The best artists I know draw me into a story. Even if it’s a conceptual or abstract work, the narrative at work captures my interest. Or not, in which case, the work is uninteresting. Sometimes the story is about the medium or materials; it can even be about the history of the piece itself.
Representational art has not always been in vogue, of course. But as my friend, Fran Judd pointed out, one of the great things about being an artist today is that there is not one prevailing style that is dominating the art scene or the affections of the public. So, while materialism and the minimalism and all of those non-representational “isms” have had their day, we artists are now – finally! – free to express ourselves through any visual style we choose. Even portraits are once again an acceptable expression.
That is good for Fran, who began painting after leaving corporate life, a mere 6 years ago. “I love painting people!” says Fran, “but I’ve never painted an actual person.” Looking around her lovely studio, I did not see a single painting, with the exception of the new abstract she recently began, that did not include a person. Each painting is unique in emotional and visual tone and coloration; each character tells a tale. Some are humorous, some dream-like, some haunting.
During November and December of last year, Fran had a show of her paintings at Artworks Studios here in Loveland. The show was a collaborative effort with poet Lynn Kincanon, who wrote poetry in response to Fran’s images. The two women also put together a book with the same title as the show, “Evocation.” The book was facilitated and assembled by local photographer Bob Campagna. The show featured dozens of portraits – all from the imagination of the artist, all painted in acrylic glazes on sandpaper.
I attended the opening of that show, and reflected that some of the figures reminded me of Marc Chagal, some of Emil Nolde. But mostly, I found the images transcendent, drawing me into some narrative unknown, leaving me to imagine what had happened or would happen.
As I talked with Fran in her studio, I could hardly imagine her as anything but a painter. Surrounded by paintings, including a floor canvas in front of the sofa, the whole room was warmed by the faces and colors I saw. Indeed, Fran was educated in art history and did not begin painting at all until she was living in Loveland. Yet painting had always been her desire.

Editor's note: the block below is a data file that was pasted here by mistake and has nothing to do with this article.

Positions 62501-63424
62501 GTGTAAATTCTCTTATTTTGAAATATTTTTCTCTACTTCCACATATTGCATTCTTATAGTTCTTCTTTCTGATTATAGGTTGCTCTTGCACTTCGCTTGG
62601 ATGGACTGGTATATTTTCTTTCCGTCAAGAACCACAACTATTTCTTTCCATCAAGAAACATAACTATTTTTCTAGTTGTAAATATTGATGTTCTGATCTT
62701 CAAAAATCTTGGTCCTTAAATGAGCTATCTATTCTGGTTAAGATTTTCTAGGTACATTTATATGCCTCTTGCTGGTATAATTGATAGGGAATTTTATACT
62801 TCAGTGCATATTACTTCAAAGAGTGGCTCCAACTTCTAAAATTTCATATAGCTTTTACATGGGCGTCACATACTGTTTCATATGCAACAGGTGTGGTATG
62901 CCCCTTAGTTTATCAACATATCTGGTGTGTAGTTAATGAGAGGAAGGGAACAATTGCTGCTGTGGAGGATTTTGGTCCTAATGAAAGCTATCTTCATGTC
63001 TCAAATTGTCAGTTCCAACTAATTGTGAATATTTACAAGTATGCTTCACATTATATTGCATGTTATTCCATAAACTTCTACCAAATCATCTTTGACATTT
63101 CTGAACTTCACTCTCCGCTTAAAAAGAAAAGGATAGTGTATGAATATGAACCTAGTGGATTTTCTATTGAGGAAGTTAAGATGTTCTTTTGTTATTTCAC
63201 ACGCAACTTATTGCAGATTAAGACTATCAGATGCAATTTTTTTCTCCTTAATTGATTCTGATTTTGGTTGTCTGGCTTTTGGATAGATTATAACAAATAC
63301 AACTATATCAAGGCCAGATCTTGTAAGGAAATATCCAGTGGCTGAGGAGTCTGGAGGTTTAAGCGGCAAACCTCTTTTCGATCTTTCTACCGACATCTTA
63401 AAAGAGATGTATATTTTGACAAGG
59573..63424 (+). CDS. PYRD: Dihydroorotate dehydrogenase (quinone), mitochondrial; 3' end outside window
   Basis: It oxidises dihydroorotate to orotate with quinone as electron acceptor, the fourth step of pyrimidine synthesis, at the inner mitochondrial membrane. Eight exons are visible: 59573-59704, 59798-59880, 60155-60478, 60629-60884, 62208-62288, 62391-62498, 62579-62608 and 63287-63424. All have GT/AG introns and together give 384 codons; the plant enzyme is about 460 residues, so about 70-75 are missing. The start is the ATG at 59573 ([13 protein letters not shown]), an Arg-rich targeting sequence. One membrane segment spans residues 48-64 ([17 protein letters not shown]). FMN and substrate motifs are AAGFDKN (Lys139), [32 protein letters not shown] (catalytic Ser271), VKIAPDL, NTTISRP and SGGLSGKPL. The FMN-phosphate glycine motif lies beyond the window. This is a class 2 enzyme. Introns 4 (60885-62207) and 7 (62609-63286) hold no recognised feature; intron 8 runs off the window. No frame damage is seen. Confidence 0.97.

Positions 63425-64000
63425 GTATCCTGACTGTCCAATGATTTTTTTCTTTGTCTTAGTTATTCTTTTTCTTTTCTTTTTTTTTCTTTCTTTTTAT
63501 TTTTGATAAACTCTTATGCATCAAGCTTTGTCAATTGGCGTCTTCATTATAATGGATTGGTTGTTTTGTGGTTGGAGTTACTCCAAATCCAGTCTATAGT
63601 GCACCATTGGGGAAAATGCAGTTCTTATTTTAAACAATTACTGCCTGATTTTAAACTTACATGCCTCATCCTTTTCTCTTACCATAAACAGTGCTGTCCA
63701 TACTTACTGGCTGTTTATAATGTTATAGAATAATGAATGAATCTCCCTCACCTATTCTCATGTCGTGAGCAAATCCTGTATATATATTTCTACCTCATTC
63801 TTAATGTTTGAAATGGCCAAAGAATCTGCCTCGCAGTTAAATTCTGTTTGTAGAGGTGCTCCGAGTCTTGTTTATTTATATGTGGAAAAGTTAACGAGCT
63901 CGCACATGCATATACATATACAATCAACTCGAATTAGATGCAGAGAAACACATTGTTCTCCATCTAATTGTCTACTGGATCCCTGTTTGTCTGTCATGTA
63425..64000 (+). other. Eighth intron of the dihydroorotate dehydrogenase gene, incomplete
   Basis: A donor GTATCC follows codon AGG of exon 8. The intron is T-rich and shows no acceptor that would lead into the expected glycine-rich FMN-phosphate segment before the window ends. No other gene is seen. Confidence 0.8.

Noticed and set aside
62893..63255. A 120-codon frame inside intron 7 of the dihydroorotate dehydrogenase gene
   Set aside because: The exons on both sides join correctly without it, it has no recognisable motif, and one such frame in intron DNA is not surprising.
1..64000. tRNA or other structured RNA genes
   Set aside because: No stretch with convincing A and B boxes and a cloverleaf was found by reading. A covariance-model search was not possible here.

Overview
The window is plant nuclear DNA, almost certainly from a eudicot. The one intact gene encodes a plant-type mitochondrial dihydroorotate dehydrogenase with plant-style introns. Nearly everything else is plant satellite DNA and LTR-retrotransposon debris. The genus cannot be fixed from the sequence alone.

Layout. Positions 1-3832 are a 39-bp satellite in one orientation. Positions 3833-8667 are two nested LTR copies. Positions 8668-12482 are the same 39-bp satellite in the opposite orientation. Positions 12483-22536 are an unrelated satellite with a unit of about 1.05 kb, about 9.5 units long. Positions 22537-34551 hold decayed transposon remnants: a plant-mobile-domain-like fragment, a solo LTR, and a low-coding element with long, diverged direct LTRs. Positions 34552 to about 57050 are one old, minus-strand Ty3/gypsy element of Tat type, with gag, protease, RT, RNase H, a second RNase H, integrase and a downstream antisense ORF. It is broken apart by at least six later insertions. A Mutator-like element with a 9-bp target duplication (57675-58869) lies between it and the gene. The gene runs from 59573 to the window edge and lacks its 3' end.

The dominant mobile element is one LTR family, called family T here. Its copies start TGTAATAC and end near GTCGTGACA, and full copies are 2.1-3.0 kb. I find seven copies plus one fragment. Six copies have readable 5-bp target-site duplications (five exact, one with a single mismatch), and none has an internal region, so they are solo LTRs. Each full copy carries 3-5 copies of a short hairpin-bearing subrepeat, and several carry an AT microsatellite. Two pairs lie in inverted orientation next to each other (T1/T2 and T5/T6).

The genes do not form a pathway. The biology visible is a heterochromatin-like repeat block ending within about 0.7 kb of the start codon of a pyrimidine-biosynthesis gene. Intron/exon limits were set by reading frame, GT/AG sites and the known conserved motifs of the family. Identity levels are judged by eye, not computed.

Inspired by (no surprise here!) Gauguin, van Gogh and the Fauves, Fran began her painting career in our little town, where artists inspire and cooperate with one another every day. “I love having a studio here at Artworks. Even though it can be distracting, it’s so nice having these other artists dropping in. They are really supportive. It’s sad; several people will be leaving soon.”
Even with so much going on in the arts here in town, it’s still tough to make it all work. Loveland is not yet a hot spot for art buyers, so we artists have to figure out how to support ourselves. So, while Fran is excited about the direction of her new work, she’s not sure what the details of her creative future will be.
“I really like working bigger,” says Fran of the 4″ x 5″ abstract piece she is working on. “I’m not sure it will stay abstract, but that’s what I’m trying now.” She told me of her desire to be more linear, fluid and loose – more fun, “not so serious.” Then, Fran told me how she got the large canvas, and also another one, the same size.
“Early this year, I was in the hospital for a few days. When I got back to my studio, there were these two big canvases, with bows on them. The other artists here had gotten them for me.” She smiled as she recalled the gift that is now a part of her story, that she will use to create another visual story. And so it goes. Thanks for sharing your story, Fran!